Led Zeppelin II (1969)


 
1. Whole Lotta Love 2. What Is and What Should Never Be 3. The Lemon Song 4. Thank You 5. Heartbreaker 6. Living Loving Maid (She's Just a Woman) 7. Ramble On 8. Moby Dick 9. Bring it on Home

 

Released only 10 months after their stellar debut, this one somehow manages to put their excellent freshman effort to shame. Although Led Zeppelin I was an outstanding album that showcased confidence, this record showcases swagger. It’s almost as if they now realized they were kings of the hill (which they weren’t yet), and peacocked their feathers for all to see and hear.

The first track Whole Lotta Love exuberates boldness and confidence as all members seem to play harder and louder than anything familiar with this new group. I wasn’t really around at the time, but had I been, I think I would have now put away any doubts I may have had about these guys. This album was definitely not going to be any sort of sophomore slump.

This record isn’t quite as diverse as its predecessor. The focus here is much more “rock” with less blues, psychedelia, and acoustic guitar. All are present, mind you, but such elements are used sparingly and seem to support the tracks as opposed to dominate them. Witness the excellent closer Bring It On Home. The first minute or so leads one to believe that this song is going to be some sort of hardcore Delta Blues song, yet it’s merely an intro for another powerhouse. Same can be said for such a song as Ramble On. Yes, Jimmy Page leads off with an acoustic, but shortly into the song he trades it for an electric to metaphorically bring the house down.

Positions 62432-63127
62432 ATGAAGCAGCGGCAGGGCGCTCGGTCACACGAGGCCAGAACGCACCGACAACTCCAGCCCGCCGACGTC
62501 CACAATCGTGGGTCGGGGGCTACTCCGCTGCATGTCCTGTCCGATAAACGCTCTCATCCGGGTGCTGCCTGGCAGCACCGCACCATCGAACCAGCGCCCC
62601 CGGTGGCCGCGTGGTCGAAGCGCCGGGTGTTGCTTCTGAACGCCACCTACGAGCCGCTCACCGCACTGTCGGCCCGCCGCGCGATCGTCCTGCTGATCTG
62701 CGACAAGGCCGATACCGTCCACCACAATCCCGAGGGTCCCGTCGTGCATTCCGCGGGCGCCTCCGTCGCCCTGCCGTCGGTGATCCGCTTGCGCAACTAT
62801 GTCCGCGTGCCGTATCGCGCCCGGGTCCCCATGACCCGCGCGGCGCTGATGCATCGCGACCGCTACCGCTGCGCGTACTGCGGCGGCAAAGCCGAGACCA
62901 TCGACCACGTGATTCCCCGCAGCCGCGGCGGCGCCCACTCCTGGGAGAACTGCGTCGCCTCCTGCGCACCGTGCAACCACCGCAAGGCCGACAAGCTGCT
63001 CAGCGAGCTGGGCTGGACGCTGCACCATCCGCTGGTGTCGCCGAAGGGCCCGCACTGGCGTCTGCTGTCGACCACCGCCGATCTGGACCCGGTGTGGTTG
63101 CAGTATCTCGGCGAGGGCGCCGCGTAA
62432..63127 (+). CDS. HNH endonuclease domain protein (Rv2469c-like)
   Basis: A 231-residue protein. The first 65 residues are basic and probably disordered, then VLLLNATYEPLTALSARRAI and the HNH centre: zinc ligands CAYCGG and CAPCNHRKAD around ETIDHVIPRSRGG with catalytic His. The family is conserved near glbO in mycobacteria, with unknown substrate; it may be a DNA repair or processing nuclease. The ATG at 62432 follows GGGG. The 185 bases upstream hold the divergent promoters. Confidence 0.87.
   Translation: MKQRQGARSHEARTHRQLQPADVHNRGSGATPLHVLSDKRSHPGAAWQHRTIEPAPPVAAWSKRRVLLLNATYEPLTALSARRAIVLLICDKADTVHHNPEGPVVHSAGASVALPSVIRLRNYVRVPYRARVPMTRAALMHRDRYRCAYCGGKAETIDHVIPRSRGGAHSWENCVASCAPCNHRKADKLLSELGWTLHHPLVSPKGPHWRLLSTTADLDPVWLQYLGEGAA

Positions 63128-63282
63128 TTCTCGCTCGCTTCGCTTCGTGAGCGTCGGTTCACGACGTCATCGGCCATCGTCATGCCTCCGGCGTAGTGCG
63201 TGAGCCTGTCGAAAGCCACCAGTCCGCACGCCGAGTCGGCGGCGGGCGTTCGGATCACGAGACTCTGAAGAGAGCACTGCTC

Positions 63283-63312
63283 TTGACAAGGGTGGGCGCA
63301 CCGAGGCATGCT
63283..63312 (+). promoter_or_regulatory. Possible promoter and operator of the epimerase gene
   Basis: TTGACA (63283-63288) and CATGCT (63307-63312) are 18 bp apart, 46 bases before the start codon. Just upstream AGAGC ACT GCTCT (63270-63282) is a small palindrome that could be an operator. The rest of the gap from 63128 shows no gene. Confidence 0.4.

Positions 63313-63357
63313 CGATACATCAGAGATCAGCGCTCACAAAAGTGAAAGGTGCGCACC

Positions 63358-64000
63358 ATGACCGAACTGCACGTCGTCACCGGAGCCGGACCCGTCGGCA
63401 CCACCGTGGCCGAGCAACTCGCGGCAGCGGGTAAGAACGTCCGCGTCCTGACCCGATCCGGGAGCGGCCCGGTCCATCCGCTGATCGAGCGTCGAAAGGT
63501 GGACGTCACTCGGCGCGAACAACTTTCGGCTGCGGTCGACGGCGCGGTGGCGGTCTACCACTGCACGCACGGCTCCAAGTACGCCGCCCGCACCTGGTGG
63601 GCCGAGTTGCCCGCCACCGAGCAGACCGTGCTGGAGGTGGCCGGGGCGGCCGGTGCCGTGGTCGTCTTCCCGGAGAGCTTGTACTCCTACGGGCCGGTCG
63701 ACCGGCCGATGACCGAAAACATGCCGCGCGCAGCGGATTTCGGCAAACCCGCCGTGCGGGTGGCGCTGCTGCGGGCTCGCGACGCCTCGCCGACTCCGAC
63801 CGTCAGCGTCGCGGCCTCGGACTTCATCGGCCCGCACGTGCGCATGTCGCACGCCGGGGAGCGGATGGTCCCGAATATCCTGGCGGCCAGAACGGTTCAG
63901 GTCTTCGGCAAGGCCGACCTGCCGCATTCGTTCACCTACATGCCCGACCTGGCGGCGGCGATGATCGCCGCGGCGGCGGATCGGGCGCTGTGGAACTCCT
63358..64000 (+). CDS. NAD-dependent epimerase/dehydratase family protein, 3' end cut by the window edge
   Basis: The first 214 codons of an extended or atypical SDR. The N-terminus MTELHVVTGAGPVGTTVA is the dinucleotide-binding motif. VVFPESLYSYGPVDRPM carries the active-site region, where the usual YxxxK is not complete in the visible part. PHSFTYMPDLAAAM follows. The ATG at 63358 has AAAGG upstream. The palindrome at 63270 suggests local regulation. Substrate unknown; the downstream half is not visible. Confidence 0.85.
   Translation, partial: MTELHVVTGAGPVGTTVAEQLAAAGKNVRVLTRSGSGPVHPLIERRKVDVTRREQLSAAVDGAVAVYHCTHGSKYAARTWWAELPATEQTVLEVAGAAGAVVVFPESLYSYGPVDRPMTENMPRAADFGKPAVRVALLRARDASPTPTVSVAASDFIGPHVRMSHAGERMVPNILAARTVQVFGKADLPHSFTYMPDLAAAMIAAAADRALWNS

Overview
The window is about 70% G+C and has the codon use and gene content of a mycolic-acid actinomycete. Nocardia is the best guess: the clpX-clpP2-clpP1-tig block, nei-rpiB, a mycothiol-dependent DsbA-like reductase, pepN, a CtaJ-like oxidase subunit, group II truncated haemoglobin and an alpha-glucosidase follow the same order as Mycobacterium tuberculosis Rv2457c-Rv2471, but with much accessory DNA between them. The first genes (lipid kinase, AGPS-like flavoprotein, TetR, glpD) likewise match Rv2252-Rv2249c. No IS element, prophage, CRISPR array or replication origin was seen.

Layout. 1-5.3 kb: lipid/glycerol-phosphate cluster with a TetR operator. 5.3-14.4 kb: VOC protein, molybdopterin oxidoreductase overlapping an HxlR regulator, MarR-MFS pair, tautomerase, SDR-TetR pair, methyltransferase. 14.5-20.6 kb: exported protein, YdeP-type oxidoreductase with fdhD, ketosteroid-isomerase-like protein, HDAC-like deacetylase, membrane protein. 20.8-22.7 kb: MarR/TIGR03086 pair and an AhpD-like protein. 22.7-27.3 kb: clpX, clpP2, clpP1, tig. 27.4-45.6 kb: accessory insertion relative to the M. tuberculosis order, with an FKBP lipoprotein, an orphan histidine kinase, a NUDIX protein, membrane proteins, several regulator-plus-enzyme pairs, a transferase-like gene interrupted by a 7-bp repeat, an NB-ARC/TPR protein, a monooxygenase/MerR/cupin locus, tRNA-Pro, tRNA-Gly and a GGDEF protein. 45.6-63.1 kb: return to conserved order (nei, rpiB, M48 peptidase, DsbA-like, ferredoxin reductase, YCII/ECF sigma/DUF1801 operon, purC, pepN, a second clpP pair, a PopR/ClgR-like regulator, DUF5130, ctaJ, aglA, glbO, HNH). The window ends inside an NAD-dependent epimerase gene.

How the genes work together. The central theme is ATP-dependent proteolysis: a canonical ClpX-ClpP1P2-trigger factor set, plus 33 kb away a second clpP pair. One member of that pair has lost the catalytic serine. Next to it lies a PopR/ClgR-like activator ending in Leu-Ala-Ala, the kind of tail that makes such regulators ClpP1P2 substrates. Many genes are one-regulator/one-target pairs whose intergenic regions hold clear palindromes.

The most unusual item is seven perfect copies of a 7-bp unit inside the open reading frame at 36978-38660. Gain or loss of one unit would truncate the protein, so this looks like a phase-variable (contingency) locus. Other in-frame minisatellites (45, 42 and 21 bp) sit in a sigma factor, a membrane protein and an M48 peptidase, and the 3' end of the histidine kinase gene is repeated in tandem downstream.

The one exception seems to be Thank You. As good as this track is, sounds a bit out of place. This song incorporates a bit of the late sixties flower-powerish elements, and is the one song that never overwhelms one. It is a pleasant diversion however. Moby Dick is also a bit of a rare duck. It’s a 4 ½ minute instrumental track that features a John Bonham solo during about three-quarters of it. Not something one usually hears on a studio album. Because his playing is so melodic, though, one doesn’t mind, and such an excursion is actually welcome – even if the piece sounds mostly improvised (not surprisingly, they would feature this track live with Bonham quadrupling the length of his contribution).

Although Led Zeppelin had a much more stellar catalog than most, it really shouldn’t surprise anyone that a huge chunk of fans rate this album as the best of their best. Had they still been touring forty years since their inception (as many of their counterparts have been known to do), it wouldn’t have been a surprise to anyone if they included this entire album, from start to finish, in the set. No weak links anywhere to be found.

There was no loner any doubt about where these guys were going.

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